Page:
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Medical treatment of erectile dysfunction: too many medical prescriptions?

Abstract

Erectile dysfunction (ED) is a worldwide commonly reported condition; epidemiological data showed a prevalence ranging from 2.3 to 53.4% within different population subsets. In this context, the advent of phosphodiesterase type 5 inhibitors (PDE5is) in the second mid of 1990s has deeply changed the treatment scenario of this bothersome condition. Being user-friendly compounds with an excellent overall safety profile, PDE5is emerged as the first-line treatment for ED, thus overcoming topical alprostadil and intracavernous injections (ICIs). However, available data on treatment-utilization patterns and medical prescriptions of PDE5is showed a range of as wide as 22-78% of patients reporting to purchase PDE5is even without a proper medical prescription. Moreover, an increase in the recreational use of PDE5is among young men has been observed in the last decades, with a worrisome diffusion of potential health-risky behaviours associated with this habit. Indeed, treatment of ED should carefully follow internationally based clinical guidelines to avoid inappropriate drug prescriptions, which may eventually expose treated patients to drug-related side effects. Thereof, a careful assessment of the so-called modifiable and reversible ED risk factors along with a patient-tailored screening for potential contraindications to the treatment itself should be performed in every case. Lastly, although conclusive data still lack, the potential association between life-risky PDE5is side effects (i.e. cardiovascular adverse events, melanoma skin cancer and worsening of prostate cancer outcomes) should be carefully taken into account when counselling patients for ED treatment.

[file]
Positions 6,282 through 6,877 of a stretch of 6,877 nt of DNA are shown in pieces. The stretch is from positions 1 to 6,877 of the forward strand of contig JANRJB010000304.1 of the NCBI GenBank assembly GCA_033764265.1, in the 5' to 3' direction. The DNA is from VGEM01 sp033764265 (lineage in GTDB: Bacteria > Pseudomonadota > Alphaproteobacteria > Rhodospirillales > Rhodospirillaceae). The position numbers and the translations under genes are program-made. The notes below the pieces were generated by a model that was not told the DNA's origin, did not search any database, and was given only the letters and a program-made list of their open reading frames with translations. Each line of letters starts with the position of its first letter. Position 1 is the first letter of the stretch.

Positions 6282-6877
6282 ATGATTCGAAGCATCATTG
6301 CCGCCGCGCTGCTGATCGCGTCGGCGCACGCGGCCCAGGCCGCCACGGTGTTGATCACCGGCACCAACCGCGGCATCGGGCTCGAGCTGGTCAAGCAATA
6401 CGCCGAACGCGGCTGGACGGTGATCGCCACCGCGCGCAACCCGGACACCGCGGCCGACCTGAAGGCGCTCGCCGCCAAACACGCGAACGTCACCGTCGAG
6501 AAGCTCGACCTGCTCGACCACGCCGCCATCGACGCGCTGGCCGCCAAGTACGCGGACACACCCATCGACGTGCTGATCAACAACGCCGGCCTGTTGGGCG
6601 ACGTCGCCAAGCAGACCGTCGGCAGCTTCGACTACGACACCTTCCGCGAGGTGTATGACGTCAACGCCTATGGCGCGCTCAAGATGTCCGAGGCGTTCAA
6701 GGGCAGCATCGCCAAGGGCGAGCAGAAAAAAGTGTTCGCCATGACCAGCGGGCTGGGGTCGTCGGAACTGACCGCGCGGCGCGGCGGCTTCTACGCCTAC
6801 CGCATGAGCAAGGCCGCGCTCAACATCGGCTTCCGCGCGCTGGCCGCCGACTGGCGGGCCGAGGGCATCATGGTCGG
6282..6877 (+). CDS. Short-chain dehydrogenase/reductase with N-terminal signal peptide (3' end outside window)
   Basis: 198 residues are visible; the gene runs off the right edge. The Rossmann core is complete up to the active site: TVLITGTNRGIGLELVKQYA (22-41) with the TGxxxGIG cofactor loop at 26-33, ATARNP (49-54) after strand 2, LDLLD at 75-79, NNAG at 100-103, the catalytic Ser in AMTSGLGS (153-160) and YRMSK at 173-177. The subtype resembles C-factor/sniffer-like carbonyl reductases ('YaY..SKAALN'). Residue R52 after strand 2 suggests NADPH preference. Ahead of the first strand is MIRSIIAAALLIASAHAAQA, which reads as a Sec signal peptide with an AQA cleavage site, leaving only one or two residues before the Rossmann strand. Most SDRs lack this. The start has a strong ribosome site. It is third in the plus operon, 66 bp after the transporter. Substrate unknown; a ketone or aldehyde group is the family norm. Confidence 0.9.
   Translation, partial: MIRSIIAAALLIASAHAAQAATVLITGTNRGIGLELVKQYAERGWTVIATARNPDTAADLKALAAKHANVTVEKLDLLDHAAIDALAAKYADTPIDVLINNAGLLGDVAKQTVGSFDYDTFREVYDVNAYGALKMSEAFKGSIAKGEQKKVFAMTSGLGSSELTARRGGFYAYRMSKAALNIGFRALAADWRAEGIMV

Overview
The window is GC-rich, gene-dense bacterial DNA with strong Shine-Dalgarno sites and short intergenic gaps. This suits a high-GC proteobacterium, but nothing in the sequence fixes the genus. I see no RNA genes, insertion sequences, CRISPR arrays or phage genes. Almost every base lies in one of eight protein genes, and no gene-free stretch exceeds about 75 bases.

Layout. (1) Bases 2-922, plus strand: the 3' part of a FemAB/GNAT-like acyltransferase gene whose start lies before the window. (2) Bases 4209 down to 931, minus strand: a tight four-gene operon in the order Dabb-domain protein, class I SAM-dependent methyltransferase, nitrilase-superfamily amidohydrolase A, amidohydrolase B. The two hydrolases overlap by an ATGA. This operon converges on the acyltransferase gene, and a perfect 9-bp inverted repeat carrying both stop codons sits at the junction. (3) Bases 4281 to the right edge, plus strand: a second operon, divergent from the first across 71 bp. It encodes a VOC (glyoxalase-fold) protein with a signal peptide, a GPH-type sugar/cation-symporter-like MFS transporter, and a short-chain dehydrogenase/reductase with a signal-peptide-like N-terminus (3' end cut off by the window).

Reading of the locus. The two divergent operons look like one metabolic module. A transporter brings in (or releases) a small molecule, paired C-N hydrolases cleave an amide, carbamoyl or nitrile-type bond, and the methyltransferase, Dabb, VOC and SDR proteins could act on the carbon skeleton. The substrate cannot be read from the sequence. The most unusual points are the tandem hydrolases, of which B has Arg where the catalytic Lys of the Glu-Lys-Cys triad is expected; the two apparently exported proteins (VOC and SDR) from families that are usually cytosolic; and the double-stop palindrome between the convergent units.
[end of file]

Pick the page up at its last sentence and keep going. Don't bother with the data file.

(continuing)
Urologia 2017; 84(3): 121 - 129

Article Type: REVIEW

DOI:10.5301/uj.5000250

Authors

Paolo Capogrosso, Eugenio Ventimiglia, Davide Oreggia, Andrea Salonia, Francesco Montorsi

Article History

Disclosures

Financial support: This study has not received any funding or support.
Conflicts of interest: The authors have no conflicts of interest.

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Authors

Affiliations

  •  Università Vita-Salute San Raffaele, Milan - Italy
  •  Division of Experimental Oncology, Unit of Urology, URI, IRCCS Ospedale San Raffaele, Milan - Italy

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